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Banks in Hong Kong offer a wide range of bank accounts to cater for different banking needs. They are generally categorised as savings, current, time deposits, non-HKD, integrated and investment accounts.

Choose a bank account that suits you most

For day-to-day money management such as making frequent withdrawals and paying bills, a current account may not be helpful. Fixed or time deposit account offers a higher rate of interest on your savings but it may not suit you if you need immediate access to your funds. If you want to use online or telephone banking, make sure what's offered measures up to what you need.

Once you know your financial needs and goals, start comparing banks, their services and associated service fees. Remember to ask about the following:

  • Types of accounts offered
  • Minimum balance requirements and fees
  • Account fees and other service fees such as ATM, overdraft and late charges
  • Interest rates offered
  • Accessibility and coverage of ATMs and branch networks, local and international

Opening a bank account

If you live in Hong Kong, you need to show proof of identity, such as a Hong Kong Identity Card or passport, and proof of address, such as a utility bill.

If you're a non-resident, you must provide a passport and proof of address in your home country. Additional documents, such as letters of employment, may be required depending on the individual bank.

Banks must also comply with the Anti-Money Laundering and Counter Terrorist Financing (Financial Institutions) Ordinance and Guidelines on Anti-Money laundering and Counter-Terrorist Financing when opening bank accounts for customers.

Common types of bank accounts

Bank accountsFeatures/Services providedThings to note
Savings Account

Savings account provides interest - which is not offered on current account, while allowing you to withdraw your funds at any time without penalty - unlike a fixed or time deposit account.
  • Interest calculated daily and paid monthly or semi-annually. Check with your bank for individual account details.
  • In-branch, telephone and online banking services
  • ATM cards
  • Passbook or monthly statements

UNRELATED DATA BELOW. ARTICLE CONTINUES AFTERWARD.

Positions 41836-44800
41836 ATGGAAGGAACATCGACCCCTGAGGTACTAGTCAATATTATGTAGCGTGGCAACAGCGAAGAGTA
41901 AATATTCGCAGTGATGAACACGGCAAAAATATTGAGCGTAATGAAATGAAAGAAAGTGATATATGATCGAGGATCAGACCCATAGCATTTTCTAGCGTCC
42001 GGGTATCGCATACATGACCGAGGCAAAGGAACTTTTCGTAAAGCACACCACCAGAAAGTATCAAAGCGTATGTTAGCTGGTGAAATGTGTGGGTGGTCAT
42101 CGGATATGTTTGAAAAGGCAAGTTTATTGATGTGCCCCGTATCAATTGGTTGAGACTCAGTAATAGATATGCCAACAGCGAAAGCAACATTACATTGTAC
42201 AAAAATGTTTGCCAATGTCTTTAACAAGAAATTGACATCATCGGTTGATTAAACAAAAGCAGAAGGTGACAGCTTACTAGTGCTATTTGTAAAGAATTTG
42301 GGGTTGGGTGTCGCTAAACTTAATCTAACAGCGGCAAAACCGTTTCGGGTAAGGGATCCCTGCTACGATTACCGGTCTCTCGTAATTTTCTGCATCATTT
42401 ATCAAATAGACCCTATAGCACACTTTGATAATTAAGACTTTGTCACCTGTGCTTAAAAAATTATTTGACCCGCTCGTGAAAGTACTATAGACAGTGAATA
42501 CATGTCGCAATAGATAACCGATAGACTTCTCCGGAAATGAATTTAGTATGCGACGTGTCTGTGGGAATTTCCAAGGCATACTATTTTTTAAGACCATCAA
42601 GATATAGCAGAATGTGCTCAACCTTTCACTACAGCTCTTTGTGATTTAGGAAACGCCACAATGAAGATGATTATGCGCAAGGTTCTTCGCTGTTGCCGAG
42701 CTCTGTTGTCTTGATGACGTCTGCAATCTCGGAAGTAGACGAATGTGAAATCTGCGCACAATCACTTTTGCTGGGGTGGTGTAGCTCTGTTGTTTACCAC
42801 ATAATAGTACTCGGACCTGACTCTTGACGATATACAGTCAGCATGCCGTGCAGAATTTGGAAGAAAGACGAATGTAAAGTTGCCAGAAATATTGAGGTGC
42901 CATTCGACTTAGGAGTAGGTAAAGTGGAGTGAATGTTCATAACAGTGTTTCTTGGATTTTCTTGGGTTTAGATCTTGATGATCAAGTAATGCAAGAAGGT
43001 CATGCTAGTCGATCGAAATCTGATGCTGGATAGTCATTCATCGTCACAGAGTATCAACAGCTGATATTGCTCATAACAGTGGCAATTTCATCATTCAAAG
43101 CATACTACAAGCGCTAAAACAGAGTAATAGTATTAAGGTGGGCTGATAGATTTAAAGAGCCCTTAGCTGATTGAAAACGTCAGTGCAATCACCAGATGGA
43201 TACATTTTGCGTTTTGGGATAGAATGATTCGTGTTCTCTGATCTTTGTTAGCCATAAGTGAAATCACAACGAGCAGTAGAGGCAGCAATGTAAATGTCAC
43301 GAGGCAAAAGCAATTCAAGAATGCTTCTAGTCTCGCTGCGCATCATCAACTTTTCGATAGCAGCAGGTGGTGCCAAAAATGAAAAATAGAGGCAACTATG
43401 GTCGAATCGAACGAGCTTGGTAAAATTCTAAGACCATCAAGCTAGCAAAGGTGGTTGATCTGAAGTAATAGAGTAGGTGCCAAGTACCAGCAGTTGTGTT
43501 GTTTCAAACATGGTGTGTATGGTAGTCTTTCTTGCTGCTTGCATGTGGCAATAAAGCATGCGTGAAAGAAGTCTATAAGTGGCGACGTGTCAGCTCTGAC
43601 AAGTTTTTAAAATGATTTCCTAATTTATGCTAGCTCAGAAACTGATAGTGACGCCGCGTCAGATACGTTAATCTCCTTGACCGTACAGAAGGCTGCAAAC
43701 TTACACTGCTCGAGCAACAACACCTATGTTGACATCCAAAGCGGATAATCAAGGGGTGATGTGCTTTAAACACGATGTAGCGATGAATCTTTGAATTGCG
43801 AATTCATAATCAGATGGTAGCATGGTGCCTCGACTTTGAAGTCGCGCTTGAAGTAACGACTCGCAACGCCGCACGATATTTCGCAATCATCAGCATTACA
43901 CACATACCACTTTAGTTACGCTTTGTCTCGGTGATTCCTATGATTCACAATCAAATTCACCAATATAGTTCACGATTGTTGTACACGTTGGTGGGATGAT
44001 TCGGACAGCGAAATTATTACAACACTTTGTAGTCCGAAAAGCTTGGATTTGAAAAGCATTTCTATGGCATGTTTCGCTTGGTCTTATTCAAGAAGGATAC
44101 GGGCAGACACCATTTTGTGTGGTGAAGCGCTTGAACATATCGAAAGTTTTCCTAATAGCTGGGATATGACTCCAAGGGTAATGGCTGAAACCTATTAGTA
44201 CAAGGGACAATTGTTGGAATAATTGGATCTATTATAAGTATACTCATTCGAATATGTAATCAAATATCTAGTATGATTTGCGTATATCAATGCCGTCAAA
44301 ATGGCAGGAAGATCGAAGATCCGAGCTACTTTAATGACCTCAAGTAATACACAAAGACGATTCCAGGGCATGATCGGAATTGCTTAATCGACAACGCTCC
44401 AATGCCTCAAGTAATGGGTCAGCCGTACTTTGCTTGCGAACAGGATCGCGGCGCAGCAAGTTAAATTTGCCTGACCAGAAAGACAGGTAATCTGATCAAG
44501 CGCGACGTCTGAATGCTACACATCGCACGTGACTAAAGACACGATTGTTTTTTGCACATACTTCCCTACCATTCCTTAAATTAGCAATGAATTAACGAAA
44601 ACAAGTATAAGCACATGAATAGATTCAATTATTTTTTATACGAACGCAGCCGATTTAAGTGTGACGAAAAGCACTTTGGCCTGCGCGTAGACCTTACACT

• Monthly account keeping fees
  • Minimum balance fees
  • ATM fees for using another bank's ATMs
  • Overseas ATM withdrawal fees
  • Over the counter withdrawal fees
  • Security control for ATM services
Current Account

Current account does not pay interest, but allows you to make payment with cheques, which gives you more flexibility in managing your finances.
  • Cheques / cheque books
  • In-branch, telephone and online banking services
  • ATM cards
  • Passbook or monthly statements
  • Range of currencies at most banks
  • Monthly account keeping fees
  • Minimum balance fees
  • ATM fees for using another bank's ATMs
  • Overseas ATM withdrawal fees
  • Over the counter withdrawal fees
  • Overdraft fees
Fixed / Time Deposit Account

A fixed or time deposit is a sum of money that you agree to leave on deposit for a certain period of time, anywhere from one week to a year or longer period. When the term is completed, you can withdraw your money or renew for another term. This type of account usually gives a higher rate of interest than an instant-access savings account. Generally speaking, the longer the term, the higher the deposit rate. Also, with a fixed term savings account, you'll receive interest on your money at a rate that won't change for the term of your deposit.
  • Higher interest rate than most savings accounts
  • In-branch, telephone and online banking access
  • Set time periods
  • Minimum deposit level
  • Early redemption penalties
  • Monthly account keeping fees
Non-HKD Deposit Account